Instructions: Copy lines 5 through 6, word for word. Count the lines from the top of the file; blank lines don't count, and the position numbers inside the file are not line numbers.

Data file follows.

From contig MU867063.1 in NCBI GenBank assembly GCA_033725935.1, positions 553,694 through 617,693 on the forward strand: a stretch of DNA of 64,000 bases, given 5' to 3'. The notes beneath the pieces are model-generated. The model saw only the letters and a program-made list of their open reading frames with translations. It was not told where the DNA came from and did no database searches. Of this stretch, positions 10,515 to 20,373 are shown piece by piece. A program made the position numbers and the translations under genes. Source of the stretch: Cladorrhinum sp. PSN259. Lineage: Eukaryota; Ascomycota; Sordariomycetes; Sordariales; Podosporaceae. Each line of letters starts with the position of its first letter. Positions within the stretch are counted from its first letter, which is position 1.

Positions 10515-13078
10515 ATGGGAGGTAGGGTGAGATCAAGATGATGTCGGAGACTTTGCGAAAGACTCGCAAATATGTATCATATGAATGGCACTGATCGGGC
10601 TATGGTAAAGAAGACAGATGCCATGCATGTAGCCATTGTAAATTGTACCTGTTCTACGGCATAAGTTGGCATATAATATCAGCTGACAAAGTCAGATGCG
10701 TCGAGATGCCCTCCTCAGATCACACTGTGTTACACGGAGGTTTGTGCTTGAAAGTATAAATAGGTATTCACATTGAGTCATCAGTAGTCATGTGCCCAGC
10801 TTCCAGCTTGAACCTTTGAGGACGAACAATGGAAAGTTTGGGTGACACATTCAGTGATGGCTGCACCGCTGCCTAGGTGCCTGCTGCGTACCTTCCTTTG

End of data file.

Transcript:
10701 TCGAGATGCCCTCCTCAGATCACACTGTGTTACACGGAGGTTTGTGCTTGAAAGTATAAATAGGTATTCACATTGAGTCATCAGTAGTCATGTGCCCAGC
10801 TTCCAGCTTGAACCTTTGAGGACGAACAATGGAAAGTTTGGGTGACACATTCAGTGATGGCTGCACCGCTGCCTAGGTGCCTGCTGCGTACCTTCCTTTG